I posted this on another discussion board a few weeks ago, but thought I would recycle it here. There are hundreds of movies made each year which are entertaining, but very few which have any real depth of value. I believe that The Grey Zone is one of those few.
I just watched the movie called The Grey Zone.
It is an extremely well-made movie. Because of that, and because of the subject matter, it is also a very difficult movie to watch.
The movie is based upon true events: the uprising in Auschwitz Birkenau in 1944 of the sonderkommando .
The sonderkommando were Jewish prisoners in Auschwitz that the SS conscripted into servicing the mass extermination of around three million Jews. In return for this, they were given privileges such as decent food, straw mattresses and regular clothing.
Their tasks included stripping the victims while telling them that they were going into a delousing shower before being reunited with their families. In fact, they were going to the gas chambers. Other sonderkommando would clean out the gas chambers and process the bodies, removing gold fillings, feeding the corpses into the furnaces, and dumping the ashes afterwards.
Despite all this, they would only get approximately an additional four months to live. The Nazis regularly executed sonderkommando units in order to prevent anyone living to give evidence of the atrocities. Despite this, some sonderkommando did survive when the Russians liberated Poland.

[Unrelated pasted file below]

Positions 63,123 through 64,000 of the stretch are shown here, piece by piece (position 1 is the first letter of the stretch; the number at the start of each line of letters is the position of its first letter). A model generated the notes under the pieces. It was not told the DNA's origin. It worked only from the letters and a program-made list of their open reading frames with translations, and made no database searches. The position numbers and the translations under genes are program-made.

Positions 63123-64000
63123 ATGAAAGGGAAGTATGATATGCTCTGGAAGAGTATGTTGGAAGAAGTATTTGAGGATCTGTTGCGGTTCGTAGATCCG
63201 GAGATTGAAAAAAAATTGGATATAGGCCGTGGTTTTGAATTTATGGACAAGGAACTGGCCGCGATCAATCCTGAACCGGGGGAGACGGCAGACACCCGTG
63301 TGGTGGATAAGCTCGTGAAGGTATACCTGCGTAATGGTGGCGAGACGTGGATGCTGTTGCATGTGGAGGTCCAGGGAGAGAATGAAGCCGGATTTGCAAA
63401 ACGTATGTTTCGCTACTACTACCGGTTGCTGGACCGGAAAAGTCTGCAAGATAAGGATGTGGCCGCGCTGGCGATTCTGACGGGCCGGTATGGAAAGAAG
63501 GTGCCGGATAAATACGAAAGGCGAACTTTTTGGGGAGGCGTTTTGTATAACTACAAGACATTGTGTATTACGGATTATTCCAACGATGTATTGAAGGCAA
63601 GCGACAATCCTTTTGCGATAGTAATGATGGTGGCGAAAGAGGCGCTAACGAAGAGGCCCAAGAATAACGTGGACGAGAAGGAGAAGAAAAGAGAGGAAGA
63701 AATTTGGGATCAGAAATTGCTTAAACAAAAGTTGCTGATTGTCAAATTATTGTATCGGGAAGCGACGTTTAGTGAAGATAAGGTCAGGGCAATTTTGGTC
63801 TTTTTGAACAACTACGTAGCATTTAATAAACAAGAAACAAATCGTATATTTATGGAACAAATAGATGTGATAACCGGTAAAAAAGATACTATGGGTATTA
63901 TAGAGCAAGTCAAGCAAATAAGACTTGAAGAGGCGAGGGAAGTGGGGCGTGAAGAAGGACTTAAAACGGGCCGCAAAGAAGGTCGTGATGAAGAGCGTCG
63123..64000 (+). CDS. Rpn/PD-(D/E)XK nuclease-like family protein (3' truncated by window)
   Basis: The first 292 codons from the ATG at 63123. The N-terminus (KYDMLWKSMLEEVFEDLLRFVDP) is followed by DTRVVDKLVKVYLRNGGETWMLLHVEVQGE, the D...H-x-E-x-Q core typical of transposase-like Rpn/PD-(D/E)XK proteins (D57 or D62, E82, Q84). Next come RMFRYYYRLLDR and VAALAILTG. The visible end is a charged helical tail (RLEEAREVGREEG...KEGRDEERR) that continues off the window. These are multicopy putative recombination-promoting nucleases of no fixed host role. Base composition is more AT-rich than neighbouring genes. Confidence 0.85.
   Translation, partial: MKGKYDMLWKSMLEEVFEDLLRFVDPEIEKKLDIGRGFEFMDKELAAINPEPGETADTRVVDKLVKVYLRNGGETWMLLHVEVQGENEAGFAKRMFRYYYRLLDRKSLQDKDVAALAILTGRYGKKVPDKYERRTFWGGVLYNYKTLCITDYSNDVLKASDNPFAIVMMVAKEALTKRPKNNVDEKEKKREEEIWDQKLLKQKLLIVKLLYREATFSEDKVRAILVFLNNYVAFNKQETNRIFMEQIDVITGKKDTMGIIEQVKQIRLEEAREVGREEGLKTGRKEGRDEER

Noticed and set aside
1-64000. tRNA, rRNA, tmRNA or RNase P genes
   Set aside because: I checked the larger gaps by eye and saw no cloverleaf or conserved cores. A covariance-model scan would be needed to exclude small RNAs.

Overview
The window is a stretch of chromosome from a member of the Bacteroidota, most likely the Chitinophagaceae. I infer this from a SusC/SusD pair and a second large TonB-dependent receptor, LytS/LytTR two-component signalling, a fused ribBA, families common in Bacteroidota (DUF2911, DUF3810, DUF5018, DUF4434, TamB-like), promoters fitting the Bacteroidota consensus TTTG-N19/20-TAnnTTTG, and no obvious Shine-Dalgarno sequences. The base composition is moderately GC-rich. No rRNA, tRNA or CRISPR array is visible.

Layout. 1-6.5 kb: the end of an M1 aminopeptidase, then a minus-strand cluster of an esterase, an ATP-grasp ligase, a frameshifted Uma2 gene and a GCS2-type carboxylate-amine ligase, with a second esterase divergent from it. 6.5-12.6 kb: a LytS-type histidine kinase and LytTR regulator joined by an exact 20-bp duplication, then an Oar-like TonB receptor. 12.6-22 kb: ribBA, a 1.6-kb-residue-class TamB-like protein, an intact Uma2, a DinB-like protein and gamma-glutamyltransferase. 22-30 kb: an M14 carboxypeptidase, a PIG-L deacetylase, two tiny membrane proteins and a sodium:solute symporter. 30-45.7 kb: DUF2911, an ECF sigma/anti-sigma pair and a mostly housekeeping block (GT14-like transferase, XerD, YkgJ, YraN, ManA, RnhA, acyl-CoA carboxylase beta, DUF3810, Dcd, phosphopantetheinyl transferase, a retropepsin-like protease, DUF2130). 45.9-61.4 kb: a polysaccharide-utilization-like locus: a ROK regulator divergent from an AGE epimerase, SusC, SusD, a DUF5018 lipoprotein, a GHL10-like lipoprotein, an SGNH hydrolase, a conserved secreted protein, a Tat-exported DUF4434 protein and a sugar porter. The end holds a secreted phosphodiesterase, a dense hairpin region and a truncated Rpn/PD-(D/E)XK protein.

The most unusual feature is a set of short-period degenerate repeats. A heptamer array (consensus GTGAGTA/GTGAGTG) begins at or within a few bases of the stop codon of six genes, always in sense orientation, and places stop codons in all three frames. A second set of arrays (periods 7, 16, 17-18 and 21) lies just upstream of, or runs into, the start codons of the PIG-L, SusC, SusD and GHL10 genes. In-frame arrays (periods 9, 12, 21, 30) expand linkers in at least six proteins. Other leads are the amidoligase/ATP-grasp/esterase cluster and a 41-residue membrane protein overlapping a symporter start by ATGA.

Only once did the sonderkommando rebel, in 1944, destroying one of the four crematoria. But the uprising was quickly put down. The destroyed crematorium, however, was never rebuilt.
The Grey Zone tells the story of the uprising, based upon a Jewish doctor's eyewitness memories. It is a very realistic protrayal of Auschwitz, not shying away from the realities of what happened there. Some scenes are quite simply harrowing, showing the gas chambers and crematoria in action, the mass executions of prisoners by simply lining them up and shooting them in the back of the head, and the torture of victims. Some scenes make the bile rise without any violence: the sonderkommando orchestra playing an upbeat waltz to calm the thousands of men, women and children lining up for the "shower"; the elderly man forced to push his own wife, daughter and grandchildren into the furnaces.
I can't recommend the movie, it's simply not the kind of movie about which you can say "great movie! You must see it!" It's stark and disturbing.
But, if you are feeling emotionally strong, The Grey Zone will provide you with a strong lesson in why we must never forget history, and why free nations must always stand up to psychopathic dictators.